Interconnection & Netmetering Considerations

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Interconnection

Interconnection

The majority of solar systems are “grid-tied” solar array.  This means the solar system can potentially send electricity to the utility grid when your home or farm is using less power than you’re generating.  When we install solar on your property we will “interconnect” the system on your side of the meter.  As a new owner of a small power plant connected to the grid, you must follow the “interconnection” guidelines provided by your local electric utility.  A basic residential interconnection diagram shown below illustrates this setup.

Netmetering

Netmetering

Netmetering is a great incentive that your electric utility may offer.  The purpose of the netmeter is to measure power “delivered” (DEL) to your house or “received” (REC) by the utility from your solar array.  At the end of the month,  excess kWh credits are used to offset power delivered to your house.  The “net” power delivered to your house forms the basis for calculating your electric bill for that month.

At the end of the month, if you generated more power than you consumed, excess kWh credits carryover to the next month.  The monthly carryover then continues month after month.  Depending on your utility, excess credits expire at the end of each quarter, bi-annually, or annually.  Some utilities may pay for any end of term excess but many have a “use-it or lose-it” policy and no value is provided.

Other Netmetering Policy Variations:

Other Netmetering Policy Variations:

Utilities often have a size limit for offering netmetering.  In the Midwest, many rural electric cooperatives have a limit (e.g. 20 kW AC) where solar or wind systems below the defined limit are eligible for netmetering.  For systems larger than the defined limit, any excess power produced at the end of one month is typically paid at the utilities avoided cost of power.  The utility’s avoided cost is often the wholesale rate of electricity and excludes their cost of transmission and distribution (T&D charges) and their overhead costs.  The avoided cost rate is typically about 1/3rd the full retail case.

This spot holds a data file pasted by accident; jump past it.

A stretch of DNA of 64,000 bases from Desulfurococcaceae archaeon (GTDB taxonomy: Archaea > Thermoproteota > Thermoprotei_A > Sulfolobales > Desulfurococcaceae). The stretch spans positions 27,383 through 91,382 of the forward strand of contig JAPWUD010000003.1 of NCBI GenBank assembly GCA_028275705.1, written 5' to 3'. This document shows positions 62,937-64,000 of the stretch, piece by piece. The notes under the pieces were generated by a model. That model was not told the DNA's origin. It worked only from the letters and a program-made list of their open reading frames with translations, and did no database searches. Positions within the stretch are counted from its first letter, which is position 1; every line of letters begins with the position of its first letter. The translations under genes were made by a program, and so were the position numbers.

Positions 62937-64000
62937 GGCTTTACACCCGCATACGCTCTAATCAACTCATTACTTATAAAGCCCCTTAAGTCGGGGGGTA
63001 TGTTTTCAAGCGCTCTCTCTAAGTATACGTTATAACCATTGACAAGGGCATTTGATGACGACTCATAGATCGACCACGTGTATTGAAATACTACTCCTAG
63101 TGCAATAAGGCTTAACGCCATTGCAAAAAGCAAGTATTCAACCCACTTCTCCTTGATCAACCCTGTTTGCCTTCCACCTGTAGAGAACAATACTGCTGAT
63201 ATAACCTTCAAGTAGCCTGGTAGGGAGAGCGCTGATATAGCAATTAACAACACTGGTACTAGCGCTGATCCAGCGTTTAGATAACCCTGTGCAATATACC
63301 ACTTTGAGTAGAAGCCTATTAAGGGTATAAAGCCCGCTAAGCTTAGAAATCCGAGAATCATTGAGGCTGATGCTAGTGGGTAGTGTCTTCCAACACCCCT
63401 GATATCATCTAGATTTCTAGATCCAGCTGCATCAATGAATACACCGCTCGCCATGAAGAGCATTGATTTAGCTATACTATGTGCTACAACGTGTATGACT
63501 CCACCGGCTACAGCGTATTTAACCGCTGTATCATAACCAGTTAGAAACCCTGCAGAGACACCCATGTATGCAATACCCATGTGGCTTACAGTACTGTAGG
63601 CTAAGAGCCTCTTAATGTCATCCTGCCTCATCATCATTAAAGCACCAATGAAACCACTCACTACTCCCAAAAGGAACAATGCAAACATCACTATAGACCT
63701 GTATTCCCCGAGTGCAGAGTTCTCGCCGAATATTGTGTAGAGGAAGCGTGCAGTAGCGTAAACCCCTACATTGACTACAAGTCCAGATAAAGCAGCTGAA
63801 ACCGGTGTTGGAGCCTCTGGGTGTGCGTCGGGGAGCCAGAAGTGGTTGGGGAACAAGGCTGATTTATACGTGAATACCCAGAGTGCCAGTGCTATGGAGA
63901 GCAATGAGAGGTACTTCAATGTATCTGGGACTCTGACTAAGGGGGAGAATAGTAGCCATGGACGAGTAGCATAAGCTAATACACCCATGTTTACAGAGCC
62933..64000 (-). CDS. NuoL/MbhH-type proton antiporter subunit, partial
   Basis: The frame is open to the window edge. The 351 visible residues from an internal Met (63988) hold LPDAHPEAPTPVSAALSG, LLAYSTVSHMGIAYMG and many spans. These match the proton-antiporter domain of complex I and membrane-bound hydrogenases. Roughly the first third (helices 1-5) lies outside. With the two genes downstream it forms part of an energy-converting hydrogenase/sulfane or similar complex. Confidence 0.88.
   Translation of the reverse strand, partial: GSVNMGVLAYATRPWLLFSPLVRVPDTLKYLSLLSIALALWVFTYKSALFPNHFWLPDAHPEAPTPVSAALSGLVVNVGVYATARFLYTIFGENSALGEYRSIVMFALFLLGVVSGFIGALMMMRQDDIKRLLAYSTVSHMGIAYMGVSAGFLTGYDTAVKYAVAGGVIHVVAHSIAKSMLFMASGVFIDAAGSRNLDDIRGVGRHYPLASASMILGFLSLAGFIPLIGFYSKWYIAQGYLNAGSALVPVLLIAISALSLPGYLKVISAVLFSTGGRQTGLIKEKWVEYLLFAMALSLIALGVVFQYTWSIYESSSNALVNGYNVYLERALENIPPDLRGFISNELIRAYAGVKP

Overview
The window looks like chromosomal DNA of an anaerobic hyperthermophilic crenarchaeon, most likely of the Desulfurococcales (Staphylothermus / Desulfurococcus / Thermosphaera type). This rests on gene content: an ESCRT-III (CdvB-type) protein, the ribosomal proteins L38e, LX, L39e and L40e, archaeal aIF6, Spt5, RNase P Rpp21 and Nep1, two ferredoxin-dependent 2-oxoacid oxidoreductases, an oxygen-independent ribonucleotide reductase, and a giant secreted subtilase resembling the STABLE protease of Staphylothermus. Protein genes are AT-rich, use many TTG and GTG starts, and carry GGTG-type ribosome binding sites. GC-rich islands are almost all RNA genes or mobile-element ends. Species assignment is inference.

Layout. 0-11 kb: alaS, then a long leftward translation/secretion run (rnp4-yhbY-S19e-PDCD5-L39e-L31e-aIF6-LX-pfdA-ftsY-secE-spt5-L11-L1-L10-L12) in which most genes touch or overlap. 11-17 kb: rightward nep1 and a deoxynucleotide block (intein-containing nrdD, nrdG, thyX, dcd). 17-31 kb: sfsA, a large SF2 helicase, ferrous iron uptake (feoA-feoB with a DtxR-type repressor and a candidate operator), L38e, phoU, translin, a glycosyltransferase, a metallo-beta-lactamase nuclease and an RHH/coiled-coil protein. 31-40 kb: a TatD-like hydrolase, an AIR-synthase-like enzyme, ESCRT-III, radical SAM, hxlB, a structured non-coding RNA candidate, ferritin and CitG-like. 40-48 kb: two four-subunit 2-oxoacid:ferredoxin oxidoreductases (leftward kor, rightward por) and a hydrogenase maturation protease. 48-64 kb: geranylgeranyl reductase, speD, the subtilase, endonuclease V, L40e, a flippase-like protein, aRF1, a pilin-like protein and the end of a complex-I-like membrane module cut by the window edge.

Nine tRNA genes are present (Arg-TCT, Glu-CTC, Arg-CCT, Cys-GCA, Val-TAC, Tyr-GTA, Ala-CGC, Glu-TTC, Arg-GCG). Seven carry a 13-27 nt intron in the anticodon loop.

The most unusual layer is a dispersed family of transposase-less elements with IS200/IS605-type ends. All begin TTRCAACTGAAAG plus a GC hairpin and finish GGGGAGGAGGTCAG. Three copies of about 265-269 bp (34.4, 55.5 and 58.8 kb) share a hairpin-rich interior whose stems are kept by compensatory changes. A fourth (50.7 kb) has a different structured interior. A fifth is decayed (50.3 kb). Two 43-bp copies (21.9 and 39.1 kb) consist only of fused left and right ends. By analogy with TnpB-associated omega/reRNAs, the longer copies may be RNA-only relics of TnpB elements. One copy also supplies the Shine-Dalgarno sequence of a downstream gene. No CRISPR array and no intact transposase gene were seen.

Netmetering & Solar Sizing Strategies

 

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Netmetering & Solar Sizing Strategies

Netmetering policies will typically define a project size where netmetering is eligible.  For example, netmetering may be only available for systems 10 kW and below.  Keep in mind that is 10 kW AC and not DC.  Solar produces direct current, or DC, and the inverter changes the DC power to alternating current, or AC.  The utility company only cares about the AC output and AC output is governed by your inverter’s rating.  For example, a 12 kW (DC) solar array connected to an inverter with a rated AC output of 10 kW (AC) would qualify for a netmetering policy with a 10 KW limit.  Other utilities may not have a limit, or may allow much higher capacity installations.

There are various electrical losses as power is converted from DC to AC.  From your solar array to inverter, overall losses can range from 9 to 15% depending on the efficiency of your equipment, quality of your electrical installation, shading, snow cover, electrical equipment mismatch, and other factors.

There are many variations in netmetering policies from utility to utility.  Netmetering can also be a confusing matter.  Many solar companies don’t have a good grasp of these policies and their estimate of return on investment (ROI) could be misleading or incorrect.

At Tick Tock Energy, our experts will help you understand your utility’s policy and optimize your investment.  We handle the entire interconnection and netmetering application process and make it easy for you.

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